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Recipes that include peppercorns (black)

Unsquashing Squash Soup

Sunday, October 19, 2008

Squash Soup Ingredients

If the weather is not enough to let you know it’s Fall, the farmer’s market will. Every other stand has a beautiful selection of fall veggies, including many types of squash. After laughing about how some pumpkins were bigger than Ice (our dog); I picked up a butternut and a delicata. My goal was to make a glowing orange, fall soup that could shine above the rest, something to really get people excited about squash soup.

Jessica and I LOVE the finished product. It is perfect, seriously. The spice and fall flavors combine perfectly, this soup will make you feel warmed for the cool weather. While eating it, Jessica said she could imagine herself sitting in a log cabin, by a fire, drinking this soup.

Unsquashed Squash Soup
~ approximately 10 cups


  • ~8 cups roughly cubed Butternut Squash (1 good size squash)
  • ~2 cups roughly cubed Delicata Squash, (1 squash)
  • 2 tablespoon Extra Virgin Olive Oil
  • 1 teaspoon Kosher Salt
  • Fresh Cracked Black Pepper
  • 6 ounces Bacon (3 thick-cut slices), cut in 1″ wide pieces
  • 1.5 cups roughly chopped Yellow Onion (2 small onions)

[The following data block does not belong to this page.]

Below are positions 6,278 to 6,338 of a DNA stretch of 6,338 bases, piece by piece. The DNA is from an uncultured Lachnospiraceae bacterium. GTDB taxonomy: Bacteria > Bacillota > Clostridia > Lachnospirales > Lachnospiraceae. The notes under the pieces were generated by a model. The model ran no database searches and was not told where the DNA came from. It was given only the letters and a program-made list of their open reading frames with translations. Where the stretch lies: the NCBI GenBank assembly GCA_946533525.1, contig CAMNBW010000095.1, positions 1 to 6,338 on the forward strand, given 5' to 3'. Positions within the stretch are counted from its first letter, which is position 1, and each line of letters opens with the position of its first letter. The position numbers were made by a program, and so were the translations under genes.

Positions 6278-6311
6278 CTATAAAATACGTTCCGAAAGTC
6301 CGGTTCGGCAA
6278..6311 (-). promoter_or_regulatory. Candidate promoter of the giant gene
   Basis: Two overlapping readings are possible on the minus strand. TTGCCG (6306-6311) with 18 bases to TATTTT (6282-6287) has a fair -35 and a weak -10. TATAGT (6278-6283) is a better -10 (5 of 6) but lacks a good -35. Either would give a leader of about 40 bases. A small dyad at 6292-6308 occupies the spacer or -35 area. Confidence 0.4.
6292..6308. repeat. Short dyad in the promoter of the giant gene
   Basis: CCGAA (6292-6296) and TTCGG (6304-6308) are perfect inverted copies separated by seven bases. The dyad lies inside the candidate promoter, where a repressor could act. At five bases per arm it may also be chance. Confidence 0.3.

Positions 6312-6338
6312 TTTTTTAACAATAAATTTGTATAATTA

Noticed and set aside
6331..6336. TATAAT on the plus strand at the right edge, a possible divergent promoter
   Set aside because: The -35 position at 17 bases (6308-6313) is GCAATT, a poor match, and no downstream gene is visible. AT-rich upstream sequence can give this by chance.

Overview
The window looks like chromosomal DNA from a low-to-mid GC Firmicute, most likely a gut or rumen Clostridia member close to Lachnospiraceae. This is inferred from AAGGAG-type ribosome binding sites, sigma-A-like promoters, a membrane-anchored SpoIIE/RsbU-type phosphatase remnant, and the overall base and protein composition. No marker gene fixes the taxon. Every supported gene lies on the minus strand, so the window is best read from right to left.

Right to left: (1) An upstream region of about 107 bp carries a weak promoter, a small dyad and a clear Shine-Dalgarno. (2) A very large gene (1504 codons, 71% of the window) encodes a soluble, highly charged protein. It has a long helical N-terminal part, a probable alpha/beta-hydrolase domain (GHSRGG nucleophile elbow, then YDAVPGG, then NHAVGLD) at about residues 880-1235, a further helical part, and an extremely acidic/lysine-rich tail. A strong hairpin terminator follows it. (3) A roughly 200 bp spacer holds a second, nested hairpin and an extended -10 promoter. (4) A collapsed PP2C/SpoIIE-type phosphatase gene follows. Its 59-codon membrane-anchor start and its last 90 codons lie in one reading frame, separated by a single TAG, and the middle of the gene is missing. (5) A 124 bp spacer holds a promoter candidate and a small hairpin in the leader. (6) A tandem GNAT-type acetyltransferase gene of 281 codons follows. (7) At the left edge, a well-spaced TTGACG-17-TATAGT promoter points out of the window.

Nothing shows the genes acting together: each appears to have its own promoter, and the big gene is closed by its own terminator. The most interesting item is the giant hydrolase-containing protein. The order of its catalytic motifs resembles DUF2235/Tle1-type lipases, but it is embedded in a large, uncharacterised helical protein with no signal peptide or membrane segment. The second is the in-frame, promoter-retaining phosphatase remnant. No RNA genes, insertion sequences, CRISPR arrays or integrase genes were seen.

• 1 cup roughly chopped Carrot (2 large carrots)
  • 1 cup roughly chopped Parsnip (1 parsnip)
  • 2 cloves garlic, roughly chopped
  • 1/4 teaspoon Red Pepper Flakes
  • 1/4 teaspoon Turmeric Powder
  • 1/4 teaspoon Cayenne Pepper Powder
  • 1/4 cup Apple Cider Vinegar
  • 1/8 teaspoon Allspice Powder
  • 8 cups Chicken Broth or Bouillon equivalent (room temp.)
  • 1 tablespoon Buckwheat Honey (or any dark honey)
  • 3 Roasted Pasilla Peppers, roughly chopped (seeded) (use Poblano if Pasilla not available)
  • 1/2 Lemon
  • 1″ of Ginger, peeled & roughly chopped
  • 2″ Cinnamon Stick
  • 1 teaspoon Black Peppercorns
  • 2 large Bay Leaves
  • Parsnip Leaves, rinsed and most of stems removed.


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Brined, Roasted Turkey

Wednesday, May 23, 2007

While growing up, my family ate turkey. And by that, you shouldn’t think we ate turkey on a holiday here or there; no, my mom was cooking at least six turkeys a year– which maybe doesn’t sound like a lot, but think of how many times you’ve cooked a turkey, or your family cooks them. This post is all about how useful turkey cooking skill is.

When I first moved out, turkey was one of the few things I cooked regularly. It’s pretty cheap and very easy to cook. I know some people get all carried away with cooking time by weight and basting and stuffing, but there is a simple way too. My mom usually bought 12-14lb turkeys, because those are what were usually readily available. To cook a turkey of this size is simple:

Instructions for Simple Turkey Roasting

  1. Place bird directly in roasting pan (not on a rack), breasts-side up, with about half an inch of water in the pan. Roast in oven at 350 deg F for one hour.
  2. Turn the turkey over, breasts-side down. Continue cooking for another hour.